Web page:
Linda L Nash
Surveys the relationship between nature and human history, including the impact of the non-human environment on American history and the environmental effects of colonization, urbanization, and consumerism; the cultural construction of nature in different eras and its social implications; the sources and limits of modern environmental politics. Offered: jointly with ENVIR 221; A.
In this class, we will move beyond traditional historical frameworks that consider only human actions and human society to ask what role the natural environments of North America have played in American history. We will study how the history of politics, society and culture has been connected to history of disease, weeds, forests, fields, rivers, and air. Chronologically, the course begins with Native American societies before 1492 and ends in the late 20th century (ca. 1500-2000). Through lectures, readings, and discussions, the course surveys the social and environmental dimensions of European colonization, industrialization and urbanization, American imperial expansion, and mass consumerism. We will also study how "nature” has been defined and represented by Americans at different moments (e.g., in landscape painting, National Parks, and Disney films), and debate what difference those representations have made. Finally we will consider how and why the modern environmental movement emerged in the decades after World War II, why it took the particular shape that it did, and whose interests it has represented.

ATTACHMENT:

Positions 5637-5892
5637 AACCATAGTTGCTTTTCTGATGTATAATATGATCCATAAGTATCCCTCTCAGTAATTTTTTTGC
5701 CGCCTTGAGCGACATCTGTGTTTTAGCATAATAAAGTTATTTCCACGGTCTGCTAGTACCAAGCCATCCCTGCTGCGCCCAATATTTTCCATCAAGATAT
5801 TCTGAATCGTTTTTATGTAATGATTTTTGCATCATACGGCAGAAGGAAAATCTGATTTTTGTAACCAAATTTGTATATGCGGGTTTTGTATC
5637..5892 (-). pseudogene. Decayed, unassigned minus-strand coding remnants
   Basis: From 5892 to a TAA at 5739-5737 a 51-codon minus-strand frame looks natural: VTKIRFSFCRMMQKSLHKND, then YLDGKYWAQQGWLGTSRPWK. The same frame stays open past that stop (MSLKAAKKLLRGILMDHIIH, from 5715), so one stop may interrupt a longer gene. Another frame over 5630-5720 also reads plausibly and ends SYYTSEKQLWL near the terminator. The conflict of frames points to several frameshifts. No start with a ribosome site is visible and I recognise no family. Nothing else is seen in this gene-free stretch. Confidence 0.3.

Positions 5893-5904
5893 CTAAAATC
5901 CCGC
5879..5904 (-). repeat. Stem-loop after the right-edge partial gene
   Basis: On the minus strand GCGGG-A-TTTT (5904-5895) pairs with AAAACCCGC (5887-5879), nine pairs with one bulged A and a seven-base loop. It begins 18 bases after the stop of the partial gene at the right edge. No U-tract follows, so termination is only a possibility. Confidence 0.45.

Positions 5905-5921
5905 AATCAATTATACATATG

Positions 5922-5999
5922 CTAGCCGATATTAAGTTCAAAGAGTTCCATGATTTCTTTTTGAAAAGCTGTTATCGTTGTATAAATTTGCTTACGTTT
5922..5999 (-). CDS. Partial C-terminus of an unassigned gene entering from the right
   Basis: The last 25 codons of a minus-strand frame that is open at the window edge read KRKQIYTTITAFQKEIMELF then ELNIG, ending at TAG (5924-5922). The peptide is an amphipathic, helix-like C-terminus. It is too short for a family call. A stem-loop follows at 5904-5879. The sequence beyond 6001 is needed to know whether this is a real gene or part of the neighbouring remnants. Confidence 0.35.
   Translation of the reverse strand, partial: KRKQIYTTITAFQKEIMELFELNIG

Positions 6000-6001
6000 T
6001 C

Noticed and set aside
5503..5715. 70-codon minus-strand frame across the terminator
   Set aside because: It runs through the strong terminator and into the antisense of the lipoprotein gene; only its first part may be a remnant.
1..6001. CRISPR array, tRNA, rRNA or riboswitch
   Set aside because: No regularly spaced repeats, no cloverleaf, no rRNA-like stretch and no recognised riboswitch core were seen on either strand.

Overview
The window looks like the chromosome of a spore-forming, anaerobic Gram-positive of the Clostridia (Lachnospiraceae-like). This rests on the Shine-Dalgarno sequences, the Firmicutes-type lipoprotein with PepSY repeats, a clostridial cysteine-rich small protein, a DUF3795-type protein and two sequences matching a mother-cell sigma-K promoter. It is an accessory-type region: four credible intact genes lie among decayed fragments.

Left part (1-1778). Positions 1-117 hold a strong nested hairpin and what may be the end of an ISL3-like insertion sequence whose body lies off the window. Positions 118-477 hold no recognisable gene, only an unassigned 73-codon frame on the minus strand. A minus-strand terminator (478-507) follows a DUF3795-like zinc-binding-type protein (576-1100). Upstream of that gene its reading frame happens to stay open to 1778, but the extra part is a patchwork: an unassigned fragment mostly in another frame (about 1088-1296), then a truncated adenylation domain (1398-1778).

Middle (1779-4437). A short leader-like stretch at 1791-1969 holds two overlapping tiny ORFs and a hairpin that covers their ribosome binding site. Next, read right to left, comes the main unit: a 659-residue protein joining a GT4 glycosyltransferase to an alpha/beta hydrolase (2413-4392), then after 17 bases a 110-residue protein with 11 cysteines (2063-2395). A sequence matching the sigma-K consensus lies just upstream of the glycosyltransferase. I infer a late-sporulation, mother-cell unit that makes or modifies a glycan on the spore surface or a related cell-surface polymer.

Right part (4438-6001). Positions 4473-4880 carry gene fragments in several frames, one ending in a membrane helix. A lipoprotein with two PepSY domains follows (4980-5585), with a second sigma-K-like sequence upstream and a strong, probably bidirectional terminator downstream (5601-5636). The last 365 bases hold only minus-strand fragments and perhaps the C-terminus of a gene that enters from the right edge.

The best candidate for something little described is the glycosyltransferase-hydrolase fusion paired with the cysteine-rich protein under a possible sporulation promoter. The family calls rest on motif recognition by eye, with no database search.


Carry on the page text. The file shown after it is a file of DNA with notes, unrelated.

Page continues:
Student learning goals
To understand what it means to think historically and to be able to contextualize specific events, decisions, and developments in US history.
To describe in broad terms how environmental conditions and American ideas about nature have been intertwined with US social, cultural, and political history.
To effectively read, critique, and discuss historical/social science scholarship (secondary historical texts).
To analyze primary historical documents.
To write an historically informed essay on the subject of "place."
General method of instruction
Lectures and discussion sections
Class assignments and grading
Course requirements (subject to change) include participation in discussion sections (20%), an in-class midterm exam (20%), a 10-page paper with mandatory rough draft (30%), and an in-class final exam (30%).